Mr. Pinkney studied engineering physics at the University of Alberta (he was pals with future premier Peter Lougheed, who was president of the students’ union). Always well rounded, he gained a spot on the school’s ski team and its orchestra. The NRC hired him right out of school in 1954 and he moved to Ottawa. He soon landed scholarships to complete his master’s degree and PhD in engineering physics at Stanford University, with the NRC granting him leaves to do so.
In 1961, he went on a double date with a friend from the NRC. Right away, he hit it off with his buddy’s date, Mary Gayle Anderson, an elementary school teacher. “He was a very bright man. But he needed someone who was social and organized. And of course being a teacher, I was both,” she recalls.
Seeing their obvious compatibility, the friend graciously bowed out and the couple married in August, 1962.
The Pinkneys started a family in 1966 and had three kids: Chris, Mary Ellen and Laurie. With his career in full swing, Mr. Pinkney began devoting less time to his hobbies, which included playing violin in various groups and singing with the Ottawa Choral Society and a group called the Gleeman Four. He even cut back on his golf games. “I’d rather be with the kids,” he told his wife. He remained involved with City View United Church and sometimes attended meet-ups with a small Mensa group in Ottawa.
In 1996, Mr. Pinkney retired from the NRC and then worked for six years with Neptec Design Group in Kanata, just outside Ottawa, the manufacturer of SVS.
He fully retired at age 71 and he and his wife travelled and enjoyed their grandchildren (there are now nine). By his late 70s, there were obvious signs of cognitive decline and Mr. Pinkney was diagnosed with Alzheimer’s disease. He died on May 3 at the age of 83, a few months shy of his 52nd wedding anniversary.
‘Earth to Dad, Earth to Dad’
From the early days of his career, Mr. Pinkney was known for a devotion to work and science, but not a conventional sense of time. In his bachelor days, he was often found by security guards early in the morning asleep at his desk. Secretaries kept a sign-in sheet and staff members who were late by 15 minutes got a red line through their names. “Lloyd collected a fair number of red lines,” Mr. Lindberg recalls.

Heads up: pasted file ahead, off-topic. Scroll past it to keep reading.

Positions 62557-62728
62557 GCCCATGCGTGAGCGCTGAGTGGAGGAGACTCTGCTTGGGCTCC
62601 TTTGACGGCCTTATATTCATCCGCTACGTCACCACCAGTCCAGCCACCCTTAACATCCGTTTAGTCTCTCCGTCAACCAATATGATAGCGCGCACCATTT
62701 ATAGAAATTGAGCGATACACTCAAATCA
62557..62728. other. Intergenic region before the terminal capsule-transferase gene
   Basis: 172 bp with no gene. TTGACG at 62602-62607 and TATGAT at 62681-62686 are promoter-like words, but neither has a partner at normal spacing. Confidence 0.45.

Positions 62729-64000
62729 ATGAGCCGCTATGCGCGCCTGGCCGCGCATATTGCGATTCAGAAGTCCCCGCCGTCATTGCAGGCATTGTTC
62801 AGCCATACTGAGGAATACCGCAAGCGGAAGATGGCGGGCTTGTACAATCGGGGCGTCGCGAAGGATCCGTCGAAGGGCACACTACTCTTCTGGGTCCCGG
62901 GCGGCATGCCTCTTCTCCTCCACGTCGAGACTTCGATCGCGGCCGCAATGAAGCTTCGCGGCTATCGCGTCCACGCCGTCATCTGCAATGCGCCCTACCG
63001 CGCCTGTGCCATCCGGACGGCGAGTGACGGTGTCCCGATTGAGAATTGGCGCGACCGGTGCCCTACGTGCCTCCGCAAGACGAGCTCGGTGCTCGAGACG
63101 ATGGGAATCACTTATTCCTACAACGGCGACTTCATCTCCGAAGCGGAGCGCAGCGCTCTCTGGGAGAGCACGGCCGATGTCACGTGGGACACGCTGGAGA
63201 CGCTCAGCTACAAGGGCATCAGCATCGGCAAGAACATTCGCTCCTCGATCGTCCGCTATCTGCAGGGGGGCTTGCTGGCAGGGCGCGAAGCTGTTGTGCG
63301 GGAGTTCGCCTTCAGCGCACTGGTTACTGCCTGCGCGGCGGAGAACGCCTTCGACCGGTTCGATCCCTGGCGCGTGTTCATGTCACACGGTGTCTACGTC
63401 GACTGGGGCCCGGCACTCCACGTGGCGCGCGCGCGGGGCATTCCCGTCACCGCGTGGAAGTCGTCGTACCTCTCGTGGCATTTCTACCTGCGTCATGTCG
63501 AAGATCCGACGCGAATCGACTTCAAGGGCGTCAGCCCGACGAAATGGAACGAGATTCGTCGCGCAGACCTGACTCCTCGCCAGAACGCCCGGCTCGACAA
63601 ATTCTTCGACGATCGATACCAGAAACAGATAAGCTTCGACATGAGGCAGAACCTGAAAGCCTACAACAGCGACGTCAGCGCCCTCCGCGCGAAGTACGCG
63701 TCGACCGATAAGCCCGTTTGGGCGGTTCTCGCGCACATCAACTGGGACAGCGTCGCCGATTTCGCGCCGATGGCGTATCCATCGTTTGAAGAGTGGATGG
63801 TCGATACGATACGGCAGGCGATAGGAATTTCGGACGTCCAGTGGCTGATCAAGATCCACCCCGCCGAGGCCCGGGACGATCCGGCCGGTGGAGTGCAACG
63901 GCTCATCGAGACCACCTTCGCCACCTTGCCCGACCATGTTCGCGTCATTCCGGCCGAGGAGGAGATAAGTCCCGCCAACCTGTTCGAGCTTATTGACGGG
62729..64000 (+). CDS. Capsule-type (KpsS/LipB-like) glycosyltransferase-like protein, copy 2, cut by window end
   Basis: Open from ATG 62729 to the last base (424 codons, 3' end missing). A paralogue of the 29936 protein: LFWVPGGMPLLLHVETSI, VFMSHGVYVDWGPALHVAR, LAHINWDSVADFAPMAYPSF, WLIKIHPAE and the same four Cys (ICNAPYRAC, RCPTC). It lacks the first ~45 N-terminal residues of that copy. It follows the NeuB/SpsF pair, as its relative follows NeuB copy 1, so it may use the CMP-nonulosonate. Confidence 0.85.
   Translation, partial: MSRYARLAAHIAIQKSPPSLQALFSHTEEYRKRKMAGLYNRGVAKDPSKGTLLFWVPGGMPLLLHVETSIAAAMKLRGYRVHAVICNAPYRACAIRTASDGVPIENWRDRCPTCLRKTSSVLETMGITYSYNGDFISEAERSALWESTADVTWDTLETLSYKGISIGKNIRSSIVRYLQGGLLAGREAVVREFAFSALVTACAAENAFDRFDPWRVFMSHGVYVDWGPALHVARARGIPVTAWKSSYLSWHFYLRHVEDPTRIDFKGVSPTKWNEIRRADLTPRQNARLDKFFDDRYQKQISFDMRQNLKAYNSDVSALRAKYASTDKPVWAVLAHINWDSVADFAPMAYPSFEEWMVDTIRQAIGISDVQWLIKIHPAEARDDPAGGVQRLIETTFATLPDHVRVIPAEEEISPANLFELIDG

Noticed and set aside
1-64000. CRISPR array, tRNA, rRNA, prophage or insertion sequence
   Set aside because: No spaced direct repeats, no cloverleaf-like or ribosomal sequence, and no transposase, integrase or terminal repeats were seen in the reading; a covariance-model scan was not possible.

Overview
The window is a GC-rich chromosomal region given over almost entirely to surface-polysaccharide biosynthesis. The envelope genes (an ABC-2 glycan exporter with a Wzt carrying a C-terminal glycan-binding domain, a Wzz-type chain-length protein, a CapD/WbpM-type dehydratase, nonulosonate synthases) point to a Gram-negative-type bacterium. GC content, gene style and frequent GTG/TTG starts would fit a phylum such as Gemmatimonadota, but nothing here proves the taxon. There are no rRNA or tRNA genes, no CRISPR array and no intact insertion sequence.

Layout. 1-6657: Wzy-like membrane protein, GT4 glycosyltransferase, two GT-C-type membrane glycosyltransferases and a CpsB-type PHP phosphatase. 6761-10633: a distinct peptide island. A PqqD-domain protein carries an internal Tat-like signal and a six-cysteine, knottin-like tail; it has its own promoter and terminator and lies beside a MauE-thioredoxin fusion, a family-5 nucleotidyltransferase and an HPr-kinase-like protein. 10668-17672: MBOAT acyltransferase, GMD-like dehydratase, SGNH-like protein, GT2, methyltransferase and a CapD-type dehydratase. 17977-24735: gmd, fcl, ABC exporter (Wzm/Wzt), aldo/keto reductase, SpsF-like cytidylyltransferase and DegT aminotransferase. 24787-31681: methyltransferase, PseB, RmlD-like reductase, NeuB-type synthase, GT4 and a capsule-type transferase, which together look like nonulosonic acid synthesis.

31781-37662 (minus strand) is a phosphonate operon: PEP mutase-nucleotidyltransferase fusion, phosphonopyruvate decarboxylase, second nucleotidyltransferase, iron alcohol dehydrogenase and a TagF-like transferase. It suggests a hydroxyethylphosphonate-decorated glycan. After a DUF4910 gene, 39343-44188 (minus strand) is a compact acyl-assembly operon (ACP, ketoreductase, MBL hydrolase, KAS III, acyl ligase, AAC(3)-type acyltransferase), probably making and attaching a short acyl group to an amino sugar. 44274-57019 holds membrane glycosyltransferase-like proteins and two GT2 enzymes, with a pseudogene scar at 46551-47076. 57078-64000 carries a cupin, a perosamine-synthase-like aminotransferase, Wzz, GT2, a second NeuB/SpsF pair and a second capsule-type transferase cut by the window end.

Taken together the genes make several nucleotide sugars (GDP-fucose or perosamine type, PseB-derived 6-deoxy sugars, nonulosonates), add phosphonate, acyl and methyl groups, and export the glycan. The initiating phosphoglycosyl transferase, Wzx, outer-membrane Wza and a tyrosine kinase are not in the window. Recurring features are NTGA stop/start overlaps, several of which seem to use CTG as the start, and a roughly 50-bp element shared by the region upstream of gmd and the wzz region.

Work deadlines were also somewhat elastic for Mr. Pinkney, who reportedly took quite some time to calibrate the wind tunnel. In the deadline-driven aerospace industry, this was a challenge, Mr. MacLean recalls, as he’d often complete projects late. “But there was usually a reason.”
Once he had a family, Mr. Pinkney made an effort to return home early to spend time with the kids and, once they were in bed, with his wife. But once Ms. Pinkney went to sleep, he’d often stay up with a notepad, thinking. During a project to test the safety of new car headlights from Europe, which had to be run in the dark, he would be arriving home to sleep when she and the children were getting up.
When the children were infants, he took charge of the middle-of-the-night feeding. Ms. Pinkney would often hear him talking aloud to the baby about the latest physics, mathematical or engineering problem he was working through.
He still rarely arrived at work for the required 8:30 a.m. start and had to be prodded by his wife to remember social functions – but he always made it, although he was often lost in thought. “Earth to Dad, Earth to Dad,” the kids would frequently say.
Chris Pinkney recalls that being the son of a brilliant engineer had its perks. While his friends weren’t quite sure what to make of a father who talked about math and science and claimed the schools were teaching calculus all wrong, young Chris thought it was pretty cool to have a dad who crashed cars for a living– he got to watch the videos of the guardrail tests as a youngster.